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Ninth Circuit Finds Burden of Proving No Nominative Fair Use Rests on Plaintiff

The Ninth Circuit tweaked its approach to the nominative fair use doctrine last week.

On July 8, it found that the burden of establishing nominative fair use does not rest with the defendant, as it previously had held. Instead, it is the plaintiff’s burden to prove the defendant’s use is not nominative fair use.

Toyota Motor Sales, U.S.A., Inc., sued independent auto brokers Farzad and Lisa Tabari for trademark infringement based on the defendants’ use of “lexus” as part of their domain names, including buy-a-lexus.com and buyorleaselexus.com.

Following a bench trial, the Central District of California found for Toyota and enjoined the defendants (who proceeded pro se) from using “Toyota” in any domain name. The defendants (still pro se) appealed to the Ninth Circuit.

After a lengthy discussion about nominative fair use, the court found the district court erred in analyzing the doctrine as an affirmative defense after Toyota had established its case of infringement. Instead, the court found that the test replaces the likelihood of confusion test.

It’s made that finding before. Here’s the wrinkle.

On remand, it found that Toyota should have the burden of establishing that defendants’ use of its mark was not nominative fair use.

“A finding of nominative fair use is a finding that the plaintiff has failed to show a likelihood of confusion as to sponsorship or endorsement. And, as the Supreme Court has unambiguously instructed, the Lanham Act always places the ‘burden of proving likelihood of confusion … on the party charging infringement.’ In this case, that party is Toyota. ‘[A]ll the [Tabaris] need[ ] to do is to leave the factfinder unpersuaded.’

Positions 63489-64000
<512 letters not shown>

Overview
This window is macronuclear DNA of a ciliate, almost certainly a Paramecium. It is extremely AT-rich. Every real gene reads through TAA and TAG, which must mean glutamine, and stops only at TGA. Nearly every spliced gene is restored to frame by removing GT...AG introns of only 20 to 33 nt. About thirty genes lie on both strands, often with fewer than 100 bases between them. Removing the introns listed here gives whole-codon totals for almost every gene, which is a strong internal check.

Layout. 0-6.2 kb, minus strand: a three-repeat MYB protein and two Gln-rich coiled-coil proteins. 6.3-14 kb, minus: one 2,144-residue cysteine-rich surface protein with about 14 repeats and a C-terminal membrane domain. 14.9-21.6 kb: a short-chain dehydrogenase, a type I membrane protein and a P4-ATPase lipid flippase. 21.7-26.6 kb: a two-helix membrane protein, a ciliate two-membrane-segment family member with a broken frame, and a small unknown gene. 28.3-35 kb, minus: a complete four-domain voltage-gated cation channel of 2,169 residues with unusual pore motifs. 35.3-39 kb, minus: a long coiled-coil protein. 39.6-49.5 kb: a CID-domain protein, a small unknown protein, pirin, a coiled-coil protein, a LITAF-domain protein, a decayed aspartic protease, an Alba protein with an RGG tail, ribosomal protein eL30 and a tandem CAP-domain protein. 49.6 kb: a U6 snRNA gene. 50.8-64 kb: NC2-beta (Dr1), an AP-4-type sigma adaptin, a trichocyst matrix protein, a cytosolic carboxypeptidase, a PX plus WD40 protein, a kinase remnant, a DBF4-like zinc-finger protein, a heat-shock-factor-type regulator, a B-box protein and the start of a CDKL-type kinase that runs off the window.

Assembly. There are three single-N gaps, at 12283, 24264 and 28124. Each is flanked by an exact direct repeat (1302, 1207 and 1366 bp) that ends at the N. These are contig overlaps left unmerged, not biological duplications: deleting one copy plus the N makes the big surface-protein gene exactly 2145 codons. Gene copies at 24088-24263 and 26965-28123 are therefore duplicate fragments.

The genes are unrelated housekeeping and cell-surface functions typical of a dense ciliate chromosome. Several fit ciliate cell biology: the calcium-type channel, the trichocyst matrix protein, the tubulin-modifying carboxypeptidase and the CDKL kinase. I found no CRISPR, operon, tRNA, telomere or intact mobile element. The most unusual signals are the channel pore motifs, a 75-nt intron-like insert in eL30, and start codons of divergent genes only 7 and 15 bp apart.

“We have previously said the opposite: ‘[T]he nominative fair use defense shifts to the defendant the burden of proving no likelihood of confusion.’ But that rule is plainly inconsistent with [KP Permanent Make-Up, Inc. v. Lasting Impression I, Inc., 543 U.S. 111, 118 (2004)] and has been ‘effectively overruled.’ A defendant seeking to assert nominative fair use as a defense need only show that it used the mark to refer to the trademarked good, as the Tabaris undoubtedly have here. The burden then reverts to the plaintiff to show a likelihood of confusion.”

The case cite is Toyota Motor Sales, U.S.A., Inc. v. Tabari, __ F.3d __, 2010 WL 2680891, No. 07-55344 (9th Cir. July 8, 2010).

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Reader Comments (1)

Good for them. The fact that they won a fairly complex (to anyone who isn't a trademark expert) case going pro se is extremely impressive.
July 14, 2010 | Unregistered CommenterRusyShackleford

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